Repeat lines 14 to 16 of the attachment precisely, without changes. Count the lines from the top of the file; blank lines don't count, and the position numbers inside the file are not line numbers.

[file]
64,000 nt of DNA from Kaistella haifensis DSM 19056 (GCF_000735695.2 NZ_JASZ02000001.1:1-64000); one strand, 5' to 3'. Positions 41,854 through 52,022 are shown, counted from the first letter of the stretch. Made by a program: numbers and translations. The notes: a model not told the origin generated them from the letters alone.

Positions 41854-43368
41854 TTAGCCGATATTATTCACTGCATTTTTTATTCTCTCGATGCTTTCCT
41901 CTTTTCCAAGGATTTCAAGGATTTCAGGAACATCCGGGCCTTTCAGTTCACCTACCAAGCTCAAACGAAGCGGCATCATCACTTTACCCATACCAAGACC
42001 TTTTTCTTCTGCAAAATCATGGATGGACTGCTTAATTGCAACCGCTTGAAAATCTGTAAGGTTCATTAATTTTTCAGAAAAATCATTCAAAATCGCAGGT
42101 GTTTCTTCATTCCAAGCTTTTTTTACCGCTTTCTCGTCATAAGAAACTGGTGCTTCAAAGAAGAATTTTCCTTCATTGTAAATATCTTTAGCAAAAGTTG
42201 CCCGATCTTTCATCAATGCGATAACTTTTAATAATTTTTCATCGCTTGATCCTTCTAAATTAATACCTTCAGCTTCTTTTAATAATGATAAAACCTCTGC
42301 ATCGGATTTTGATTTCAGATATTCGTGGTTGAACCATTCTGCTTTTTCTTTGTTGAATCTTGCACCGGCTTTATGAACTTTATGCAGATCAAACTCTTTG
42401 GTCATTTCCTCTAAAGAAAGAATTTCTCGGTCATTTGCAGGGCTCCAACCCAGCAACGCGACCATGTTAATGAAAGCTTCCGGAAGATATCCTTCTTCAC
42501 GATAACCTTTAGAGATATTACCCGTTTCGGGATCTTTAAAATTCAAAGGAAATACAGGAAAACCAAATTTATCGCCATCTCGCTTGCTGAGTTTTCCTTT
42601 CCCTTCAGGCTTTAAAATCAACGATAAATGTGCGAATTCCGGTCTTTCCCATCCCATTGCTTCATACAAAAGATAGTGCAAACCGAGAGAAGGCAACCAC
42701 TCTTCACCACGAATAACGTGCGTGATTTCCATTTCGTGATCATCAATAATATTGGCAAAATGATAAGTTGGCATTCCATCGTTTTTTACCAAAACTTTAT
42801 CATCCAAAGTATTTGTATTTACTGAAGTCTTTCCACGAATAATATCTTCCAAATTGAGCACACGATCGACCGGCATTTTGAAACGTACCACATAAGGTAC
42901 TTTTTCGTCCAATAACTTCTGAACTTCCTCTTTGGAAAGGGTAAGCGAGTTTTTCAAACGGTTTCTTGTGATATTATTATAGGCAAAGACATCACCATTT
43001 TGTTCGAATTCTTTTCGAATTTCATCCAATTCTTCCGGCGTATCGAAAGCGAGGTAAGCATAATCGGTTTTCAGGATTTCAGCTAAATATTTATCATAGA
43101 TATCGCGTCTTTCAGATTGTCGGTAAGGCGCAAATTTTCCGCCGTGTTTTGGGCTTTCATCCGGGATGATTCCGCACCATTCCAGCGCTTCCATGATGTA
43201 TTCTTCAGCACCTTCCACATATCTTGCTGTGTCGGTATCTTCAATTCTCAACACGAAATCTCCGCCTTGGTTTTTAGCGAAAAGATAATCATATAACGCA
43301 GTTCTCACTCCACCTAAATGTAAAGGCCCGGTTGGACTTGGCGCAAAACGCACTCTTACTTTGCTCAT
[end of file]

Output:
42901 TTTTTCGTCCAATAACTTCTGAACTTCCTCTTTGGAAAGGGTAAGCGAGTTTTTCAAACGGTTTCTTGTGATATTATTATAGGCAAAGACATCACCATTT
43001 TGTTCGAATTCTTTTCGAATTTCATCCAATTCTTCCGGCGTATCGAAAGCGAGGTAAGCATAATCGGTTTTCAGGATTTCAGCTAAATATTTATCATAGA
43101 TATCGCGTCTTTCAGATTGTCGGTAAGGCGCAAATTTTCCGCCGTGTTTTGGGCTTTCATCCGGGATGATTCCGCACCATTCCAGCGCTTCCATGATGTA